Chapter 17. Participles and Gerunds
When the verbs participate in the function of a verb as well as an adjective,
they are called participles.
“A rolling stone gathers no moss”.
Our teacher is a learned man.
comes from the verb roll
is the past participle
form of the verb learn
. Both of them are participles.
There are two forms of participles:
(i) the present or imperfect participle formed by adding ‘ing’ to the verb.
For example: leading, learning, swimming, singing etc.
(ii) The past or perfect participle formed by adding ‘d’, ‘ed’, ‘t’, ‘n’, ‘en’.
For example: learned, burnt, known, broken, proved, etc.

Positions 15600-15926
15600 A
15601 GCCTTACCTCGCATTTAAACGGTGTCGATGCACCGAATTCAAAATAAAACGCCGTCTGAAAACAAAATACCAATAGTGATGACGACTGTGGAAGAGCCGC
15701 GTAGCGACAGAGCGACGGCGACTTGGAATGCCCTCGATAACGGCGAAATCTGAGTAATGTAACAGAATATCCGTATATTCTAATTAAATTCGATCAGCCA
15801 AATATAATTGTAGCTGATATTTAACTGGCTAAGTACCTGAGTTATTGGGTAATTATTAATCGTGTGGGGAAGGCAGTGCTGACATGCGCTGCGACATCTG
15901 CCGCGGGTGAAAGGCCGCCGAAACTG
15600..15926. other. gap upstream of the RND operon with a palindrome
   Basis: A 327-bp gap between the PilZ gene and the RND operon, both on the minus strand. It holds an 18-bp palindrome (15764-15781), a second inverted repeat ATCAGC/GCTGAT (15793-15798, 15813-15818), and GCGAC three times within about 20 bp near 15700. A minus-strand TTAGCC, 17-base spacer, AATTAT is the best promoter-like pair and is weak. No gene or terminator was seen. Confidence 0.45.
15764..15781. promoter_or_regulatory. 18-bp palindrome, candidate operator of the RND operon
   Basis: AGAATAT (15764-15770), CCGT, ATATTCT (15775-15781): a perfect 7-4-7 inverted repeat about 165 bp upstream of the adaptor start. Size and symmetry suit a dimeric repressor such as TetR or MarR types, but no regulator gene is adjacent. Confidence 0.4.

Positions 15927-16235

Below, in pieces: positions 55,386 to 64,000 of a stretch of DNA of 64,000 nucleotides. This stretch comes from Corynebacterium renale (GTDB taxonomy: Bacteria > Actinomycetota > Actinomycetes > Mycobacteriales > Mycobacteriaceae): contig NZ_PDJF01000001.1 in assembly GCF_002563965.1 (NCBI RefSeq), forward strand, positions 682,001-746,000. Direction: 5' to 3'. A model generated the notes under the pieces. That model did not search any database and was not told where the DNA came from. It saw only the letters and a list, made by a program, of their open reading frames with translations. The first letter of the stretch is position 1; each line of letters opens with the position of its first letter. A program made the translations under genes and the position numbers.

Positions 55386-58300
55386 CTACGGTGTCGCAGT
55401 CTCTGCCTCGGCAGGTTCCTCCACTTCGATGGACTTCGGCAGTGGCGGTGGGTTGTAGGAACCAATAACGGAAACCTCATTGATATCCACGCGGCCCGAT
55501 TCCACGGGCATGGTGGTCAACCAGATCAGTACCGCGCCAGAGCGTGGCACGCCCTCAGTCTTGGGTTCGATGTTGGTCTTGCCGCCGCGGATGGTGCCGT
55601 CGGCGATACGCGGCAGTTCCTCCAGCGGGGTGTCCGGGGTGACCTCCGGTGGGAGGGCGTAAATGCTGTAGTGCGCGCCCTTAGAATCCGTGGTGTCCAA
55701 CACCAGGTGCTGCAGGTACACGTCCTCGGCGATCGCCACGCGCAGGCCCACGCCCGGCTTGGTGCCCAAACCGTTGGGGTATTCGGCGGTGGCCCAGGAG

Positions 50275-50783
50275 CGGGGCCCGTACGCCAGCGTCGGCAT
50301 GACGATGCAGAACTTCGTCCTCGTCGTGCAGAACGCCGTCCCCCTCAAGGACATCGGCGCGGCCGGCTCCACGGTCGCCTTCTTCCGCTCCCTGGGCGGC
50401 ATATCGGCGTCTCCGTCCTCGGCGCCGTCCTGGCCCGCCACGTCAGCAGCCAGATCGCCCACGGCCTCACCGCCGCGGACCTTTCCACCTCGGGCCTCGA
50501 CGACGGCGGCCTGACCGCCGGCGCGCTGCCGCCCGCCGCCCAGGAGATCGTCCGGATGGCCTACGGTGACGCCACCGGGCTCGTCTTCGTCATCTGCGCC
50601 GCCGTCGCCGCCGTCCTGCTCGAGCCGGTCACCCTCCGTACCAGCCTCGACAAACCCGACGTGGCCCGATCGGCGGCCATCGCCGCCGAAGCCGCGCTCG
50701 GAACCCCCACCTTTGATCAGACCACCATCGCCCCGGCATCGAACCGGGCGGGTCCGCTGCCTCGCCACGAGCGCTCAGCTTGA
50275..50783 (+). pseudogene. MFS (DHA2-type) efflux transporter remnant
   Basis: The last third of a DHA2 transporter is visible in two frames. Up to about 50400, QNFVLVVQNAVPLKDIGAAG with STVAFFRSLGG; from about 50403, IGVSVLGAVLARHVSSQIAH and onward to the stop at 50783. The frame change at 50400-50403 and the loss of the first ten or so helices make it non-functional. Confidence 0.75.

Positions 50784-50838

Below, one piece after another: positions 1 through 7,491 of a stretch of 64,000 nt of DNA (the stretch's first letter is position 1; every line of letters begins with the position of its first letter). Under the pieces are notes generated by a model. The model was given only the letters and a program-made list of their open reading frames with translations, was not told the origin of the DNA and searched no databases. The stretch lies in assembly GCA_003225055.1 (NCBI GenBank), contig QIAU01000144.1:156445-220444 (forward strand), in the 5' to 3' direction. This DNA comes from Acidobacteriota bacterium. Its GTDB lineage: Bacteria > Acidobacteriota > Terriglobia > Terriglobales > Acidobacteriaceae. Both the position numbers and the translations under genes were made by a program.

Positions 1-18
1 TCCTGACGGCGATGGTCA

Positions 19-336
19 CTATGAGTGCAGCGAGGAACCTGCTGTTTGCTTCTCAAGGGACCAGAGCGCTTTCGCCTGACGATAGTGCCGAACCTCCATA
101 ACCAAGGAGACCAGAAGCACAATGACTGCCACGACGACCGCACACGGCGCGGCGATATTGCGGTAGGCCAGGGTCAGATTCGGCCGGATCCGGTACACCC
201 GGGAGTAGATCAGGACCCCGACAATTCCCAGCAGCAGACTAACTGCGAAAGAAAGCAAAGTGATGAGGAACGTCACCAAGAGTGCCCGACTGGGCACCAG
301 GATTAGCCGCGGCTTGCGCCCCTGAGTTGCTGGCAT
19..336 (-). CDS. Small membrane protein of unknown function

17.1.1 Use of participles
A participle can be used as:
(i) attributively, i.e. before the noun.
A burnt child dreads the fire.
the old man needs a walking stick.
This is a charming scenery.
The old man was tired.
The scenery is charming.
Supposing this to be true, the Pancha Pandavas went out for finding Droupadi.
Writing the letter, he posted it.
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